Have you ever read the novel by Daniel Defoe entitled Robinson Crusoe? Written during the 18th century, the novel reveals some of the philosophical thinking of the times. While it may seem like a “children’s novel,” it is anything but. Careful reading reveals that the novelist believed that Robinson was shipwrecked on that island because he tried to rise above his station in life. He tried to be someone other than the man he was.
This kind of thinking is completely opposite of the way most people feel today. Who doesn’t want to “make something of themselves”? What parent doesn’t want their children to be more than they were? We strive to better ourselves economically, socially, educationally, etc.
The kind of thinking that informed Daniel Defoe is actually the kind of thinking that we find in the Scriptures. The children of Israel believed that God created everyone just as they were meant to be. They did not believe that anyone should be richer, stronger, or more powerful than God intended them to be and as they had been at birth. We find all sorts of evidence of this in the Gospels when the people question who Jesus is? “He came to his native place and taught the people in their synagogue. They were astonished and said, ‘Where did this man get such wisdom and mighty deeds? Is he not the carpenter’s son? Is not his mother named Mary and his brothers James, Joseph, Simon, and Judas? Are not his sisters all with us? Where did this man get all this?’ And they took offense at him” (Matthew 13:54-57a).
Today’s Gospel is the familiar story of Jesus dining at the home of a Pharisee. Luke tells us from the outset that this, like so many occasions before, is another test. “On a Sabbath he went to dine at the home of one of the leading Pharisees, and the people there were observing him carefully” (Luke 14:1). They are observing him carefully in the hopes that they will be able to find fault with something that he says or does. As is usually the case, Jesus is able to avoid the trap. He acts like the perfect guest and even teaches the others how they should act. He uses a parable to confront them with their unseemly behavior of trying to get the best seat at table.
However, he goes a little further and also offers his host some advice. He tells the host that he should extend his invitation to the poor, the crippled, the lame and the blind. Now even in our culture, we often hear the comment: “You are known by the company you keep.” These people believe that ill fortune fell upon those who were sinners. To ask them to sit at table would be tantamount to admitting that he was also a sinner. Remember, Jesus has been condemned by the Pharisees for eating with sinners, with prostitutes and tax collectors. In effect, Jesus is telling the Pharisee that he should remember that he too is a sinner.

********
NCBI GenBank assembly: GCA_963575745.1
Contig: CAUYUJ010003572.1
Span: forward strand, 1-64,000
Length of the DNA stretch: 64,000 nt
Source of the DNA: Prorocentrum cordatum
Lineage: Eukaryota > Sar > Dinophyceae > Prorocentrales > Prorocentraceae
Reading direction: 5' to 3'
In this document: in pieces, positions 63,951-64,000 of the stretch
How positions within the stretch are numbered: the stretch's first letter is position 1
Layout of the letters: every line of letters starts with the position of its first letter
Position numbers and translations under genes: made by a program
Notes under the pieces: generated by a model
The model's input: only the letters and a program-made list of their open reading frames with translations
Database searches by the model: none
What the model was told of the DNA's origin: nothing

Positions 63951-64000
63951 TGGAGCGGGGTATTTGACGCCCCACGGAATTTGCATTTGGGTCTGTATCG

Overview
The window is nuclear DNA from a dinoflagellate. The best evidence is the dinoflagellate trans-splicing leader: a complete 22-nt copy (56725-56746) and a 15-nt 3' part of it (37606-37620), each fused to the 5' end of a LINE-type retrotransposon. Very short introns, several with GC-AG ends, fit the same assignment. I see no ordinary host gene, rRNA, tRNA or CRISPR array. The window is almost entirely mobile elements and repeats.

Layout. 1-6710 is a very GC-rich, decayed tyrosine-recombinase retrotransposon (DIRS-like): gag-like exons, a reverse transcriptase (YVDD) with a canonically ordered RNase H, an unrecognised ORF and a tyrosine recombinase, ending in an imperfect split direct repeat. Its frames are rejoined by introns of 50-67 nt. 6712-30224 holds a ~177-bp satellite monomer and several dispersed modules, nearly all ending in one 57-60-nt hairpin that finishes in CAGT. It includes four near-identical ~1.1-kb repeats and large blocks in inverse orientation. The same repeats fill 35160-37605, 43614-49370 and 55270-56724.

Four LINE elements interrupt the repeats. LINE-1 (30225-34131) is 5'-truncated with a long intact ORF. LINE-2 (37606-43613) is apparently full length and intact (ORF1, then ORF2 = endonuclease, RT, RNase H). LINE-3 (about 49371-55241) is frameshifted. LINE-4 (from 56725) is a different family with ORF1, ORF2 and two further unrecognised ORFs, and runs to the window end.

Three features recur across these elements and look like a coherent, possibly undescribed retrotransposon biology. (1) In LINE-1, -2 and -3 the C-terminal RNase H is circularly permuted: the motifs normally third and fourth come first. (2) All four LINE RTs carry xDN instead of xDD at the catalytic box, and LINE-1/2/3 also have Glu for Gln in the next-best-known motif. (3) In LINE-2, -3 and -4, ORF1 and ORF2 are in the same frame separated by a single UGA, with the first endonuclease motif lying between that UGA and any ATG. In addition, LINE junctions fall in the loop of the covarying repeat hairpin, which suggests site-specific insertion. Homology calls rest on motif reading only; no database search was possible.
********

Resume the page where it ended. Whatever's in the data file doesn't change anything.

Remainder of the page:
True humility is the thread that runs through the readings for today’s liturgy. Essentially, true humility means admitting that we are all sinners, that we are all in need of God’s mercy. Admitting who we are makes it much easier to see that “but for the grace of God,” we would be doomed by our sins. However, we can be better. We can improve our lot in life. It is possible to change who we are. This is called “conversion,” “repentance,” and is accomplished by contrition and sorrow for our sins, with a firm purpose of amendment.
In the Letter to the Hebrews today, the sacred writer compares our reality to that of the people who received the covenant of Sinai. They approached a mountain wreathed in smoke and wrapped in gloomy darkness when they accepted the covenant that God offered them. We, on the other hand, approached the city of the living God, the heavenly Jerusalem when we accepted the covenant offered us in Jesus. They were frightened by the voice of God and begged that they should hear no more. We have heard the voice of Jesus who invites us to find rest in him by accepting his yoke. They were sprinkled with the blood of goats and rams in the hopes of having their sins washed away. We have been washed clean in the blood of Jesus, shed for us on Calvary. They approached God, their Judge. We, however, have clung to Jesus who is our mediator.
The Scriptures beg us to look at who we are and to accept with humility that we stand in need of God’s compassion and mercy. As we approach the altar today to receive the body and blood of Jesus, our Savior, we realize our need. True humility is admitting who we are and what we truly need.
Fr. Lawrence Jagdfeld, O.F.M., Administrator